Aches and pains are a normal part of life, especially as we age. So, how long should you grin and bear it before seeing an orthopedic surgeon?
Listening to your body is key, says orthopedic surgeon Thomas Dudley, MD, who specializes in conditions of the bones, joints, ligaments, tendons and muscles, at Gundersen St. Elizabeth's Hospital and Clinics.
"I see such variability in pain tolerance, so I always tell my patients to trust their good judgment," he says.
When it's not obvious, here are five signs your body may be telling you to see an orthopedic surgeon:
- Gradual onset of pain, swelling or stiffness in a joint that is not relieved by modifying the activity, ice or rest, or over-the-counter pain medication within two to three days
- Progressive achiness or numbness in a joint that makes routine activities (e.g., holding a coffee cup, cleaning, climbing the stairs) difficult or impossible
- A muscle, tendon or ligament injury, especially if you heard a popping or catching in the joint and/or notice unsteadiness of the joint
- Pain that keeps you awake at night
- Infection of an injured area with symptoms that may include soreness, redness, warm to the touch, swelling, fever or drainage/pus
Although scheduling an appointment with an orthopedic "surgeon" may sound like doom and gloom, it's good to know that surgery is often the last resort.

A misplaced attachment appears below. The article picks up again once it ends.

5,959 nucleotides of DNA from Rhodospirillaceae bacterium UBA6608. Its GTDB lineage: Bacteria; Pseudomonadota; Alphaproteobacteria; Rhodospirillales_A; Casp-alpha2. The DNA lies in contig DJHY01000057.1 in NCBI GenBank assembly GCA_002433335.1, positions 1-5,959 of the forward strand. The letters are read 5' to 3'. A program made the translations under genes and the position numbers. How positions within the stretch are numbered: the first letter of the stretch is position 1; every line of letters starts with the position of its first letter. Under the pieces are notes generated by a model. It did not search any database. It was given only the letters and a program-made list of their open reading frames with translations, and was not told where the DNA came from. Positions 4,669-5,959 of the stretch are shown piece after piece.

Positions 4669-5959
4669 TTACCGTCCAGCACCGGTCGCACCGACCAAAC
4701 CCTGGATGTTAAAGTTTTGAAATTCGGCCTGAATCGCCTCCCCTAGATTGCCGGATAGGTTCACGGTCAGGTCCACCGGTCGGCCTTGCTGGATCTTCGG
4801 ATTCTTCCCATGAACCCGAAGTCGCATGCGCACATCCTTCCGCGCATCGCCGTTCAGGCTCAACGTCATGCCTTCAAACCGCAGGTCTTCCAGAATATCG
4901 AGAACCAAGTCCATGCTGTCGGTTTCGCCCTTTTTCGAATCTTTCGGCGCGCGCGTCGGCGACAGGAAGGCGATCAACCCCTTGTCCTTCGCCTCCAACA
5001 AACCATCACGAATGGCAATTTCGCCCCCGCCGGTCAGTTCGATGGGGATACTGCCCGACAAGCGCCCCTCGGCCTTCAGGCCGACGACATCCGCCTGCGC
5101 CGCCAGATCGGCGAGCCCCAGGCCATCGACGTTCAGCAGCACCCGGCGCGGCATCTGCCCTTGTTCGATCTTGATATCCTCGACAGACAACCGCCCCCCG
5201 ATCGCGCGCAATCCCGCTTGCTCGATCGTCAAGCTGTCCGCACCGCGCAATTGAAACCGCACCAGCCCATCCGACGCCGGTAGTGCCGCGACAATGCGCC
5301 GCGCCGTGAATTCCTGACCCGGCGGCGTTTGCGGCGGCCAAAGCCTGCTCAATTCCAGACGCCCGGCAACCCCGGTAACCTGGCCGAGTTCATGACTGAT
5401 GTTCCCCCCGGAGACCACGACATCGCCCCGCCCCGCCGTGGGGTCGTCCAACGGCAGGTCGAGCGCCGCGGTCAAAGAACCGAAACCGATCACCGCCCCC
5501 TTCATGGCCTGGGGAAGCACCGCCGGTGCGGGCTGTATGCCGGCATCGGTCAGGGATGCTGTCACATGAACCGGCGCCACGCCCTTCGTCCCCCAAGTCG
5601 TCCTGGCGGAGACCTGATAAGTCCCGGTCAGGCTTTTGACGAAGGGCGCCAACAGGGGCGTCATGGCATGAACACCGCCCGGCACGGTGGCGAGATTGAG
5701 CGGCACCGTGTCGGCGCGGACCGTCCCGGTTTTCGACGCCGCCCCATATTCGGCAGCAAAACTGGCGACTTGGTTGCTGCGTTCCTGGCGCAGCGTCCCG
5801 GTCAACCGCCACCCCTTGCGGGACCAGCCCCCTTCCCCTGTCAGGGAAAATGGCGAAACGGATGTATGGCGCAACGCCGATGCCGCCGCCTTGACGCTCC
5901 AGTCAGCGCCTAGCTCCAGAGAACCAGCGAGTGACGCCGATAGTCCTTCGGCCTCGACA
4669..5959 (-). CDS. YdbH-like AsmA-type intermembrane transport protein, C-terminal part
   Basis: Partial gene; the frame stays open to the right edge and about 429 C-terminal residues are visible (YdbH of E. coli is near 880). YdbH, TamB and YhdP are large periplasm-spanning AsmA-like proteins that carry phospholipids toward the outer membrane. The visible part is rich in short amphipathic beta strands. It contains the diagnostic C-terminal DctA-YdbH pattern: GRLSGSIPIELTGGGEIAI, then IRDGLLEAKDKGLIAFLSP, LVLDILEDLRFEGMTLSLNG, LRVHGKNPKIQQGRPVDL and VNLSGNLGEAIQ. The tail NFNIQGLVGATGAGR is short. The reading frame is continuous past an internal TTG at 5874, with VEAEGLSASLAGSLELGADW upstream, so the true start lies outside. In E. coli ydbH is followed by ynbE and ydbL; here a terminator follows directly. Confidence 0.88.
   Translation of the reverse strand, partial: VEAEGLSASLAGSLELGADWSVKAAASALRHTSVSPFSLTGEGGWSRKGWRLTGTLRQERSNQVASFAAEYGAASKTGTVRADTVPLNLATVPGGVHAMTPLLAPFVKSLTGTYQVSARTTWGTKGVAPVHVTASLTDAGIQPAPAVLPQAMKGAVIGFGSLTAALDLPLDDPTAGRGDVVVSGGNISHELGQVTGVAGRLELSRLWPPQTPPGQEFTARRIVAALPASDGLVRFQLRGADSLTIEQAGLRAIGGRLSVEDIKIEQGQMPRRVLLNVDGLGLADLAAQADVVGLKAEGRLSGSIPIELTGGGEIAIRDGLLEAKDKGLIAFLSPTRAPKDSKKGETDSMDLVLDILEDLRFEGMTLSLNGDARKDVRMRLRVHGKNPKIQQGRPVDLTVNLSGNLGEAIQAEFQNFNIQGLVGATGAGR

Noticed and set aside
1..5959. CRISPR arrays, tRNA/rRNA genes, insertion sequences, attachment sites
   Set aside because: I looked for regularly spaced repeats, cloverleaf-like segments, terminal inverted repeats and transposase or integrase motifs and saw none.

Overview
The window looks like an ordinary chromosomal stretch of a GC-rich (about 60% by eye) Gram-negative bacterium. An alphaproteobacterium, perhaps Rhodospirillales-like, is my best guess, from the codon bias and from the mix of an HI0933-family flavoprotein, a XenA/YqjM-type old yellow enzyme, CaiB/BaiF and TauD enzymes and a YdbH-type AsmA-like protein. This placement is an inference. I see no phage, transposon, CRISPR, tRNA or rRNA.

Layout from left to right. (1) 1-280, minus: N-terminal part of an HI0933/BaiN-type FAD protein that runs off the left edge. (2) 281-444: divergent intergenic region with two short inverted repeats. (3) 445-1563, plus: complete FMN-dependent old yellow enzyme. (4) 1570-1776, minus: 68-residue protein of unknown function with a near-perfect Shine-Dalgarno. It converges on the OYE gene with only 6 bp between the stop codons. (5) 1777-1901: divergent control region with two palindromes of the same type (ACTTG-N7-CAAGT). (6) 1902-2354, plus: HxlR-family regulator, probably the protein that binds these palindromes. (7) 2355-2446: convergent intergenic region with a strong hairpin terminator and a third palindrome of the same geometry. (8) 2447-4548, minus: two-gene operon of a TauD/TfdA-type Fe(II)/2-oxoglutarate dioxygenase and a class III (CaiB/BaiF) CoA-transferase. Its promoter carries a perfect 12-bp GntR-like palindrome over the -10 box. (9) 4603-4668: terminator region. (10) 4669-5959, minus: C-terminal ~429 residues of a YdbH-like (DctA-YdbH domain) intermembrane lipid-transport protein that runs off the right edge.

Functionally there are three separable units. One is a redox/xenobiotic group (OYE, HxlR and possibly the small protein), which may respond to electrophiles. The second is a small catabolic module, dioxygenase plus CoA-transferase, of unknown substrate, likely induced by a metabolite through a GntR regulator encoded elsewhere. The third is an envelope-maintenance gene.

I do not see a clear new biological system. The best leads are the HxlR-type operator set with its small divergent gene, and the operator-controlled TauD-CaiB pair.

"In the absence of trauma or a ligament injury, there are many orthopedic conditions that can be managed in a non-operative fashion," states Dr. Dudley.
Treatment can range from making a diagnosis and monitoring the condition without any intervention to conservative treatment to help with symptoms and lessen the likelihood of progression.
For example, when arthritis is the underlying cause of knee, hip or shoulder pain, conservative treatment options may include:
- Modifying activities
- Exercise or physical therapy
- Over-the-counter pain medications
- Using a walking stick or cane
- Weight loss
- Joint injections
"One of the best things you can do to lessen pain and discomfort from arthritic conditions is to keep moving," advises Dr. Dudley. "You may have to modify your activity for knee or hip arthritis but having these conditions does not mean you have to give up having an active lifestyle."
Dr. Dudley suggests low-impact, cross-training activities such as swimming, biking or using the elliptical.
In some situations, surgery may be the best solution to fix the problem, especially if conservative treatment options are no longer providing relief.
You don't need to live with lingering pain. Gundersen orthopedic surgeons see patients at more than a dozen locations in Wisconsin, Minnesota and Iowa—and can help you bet back to living your life. Find a location near you.
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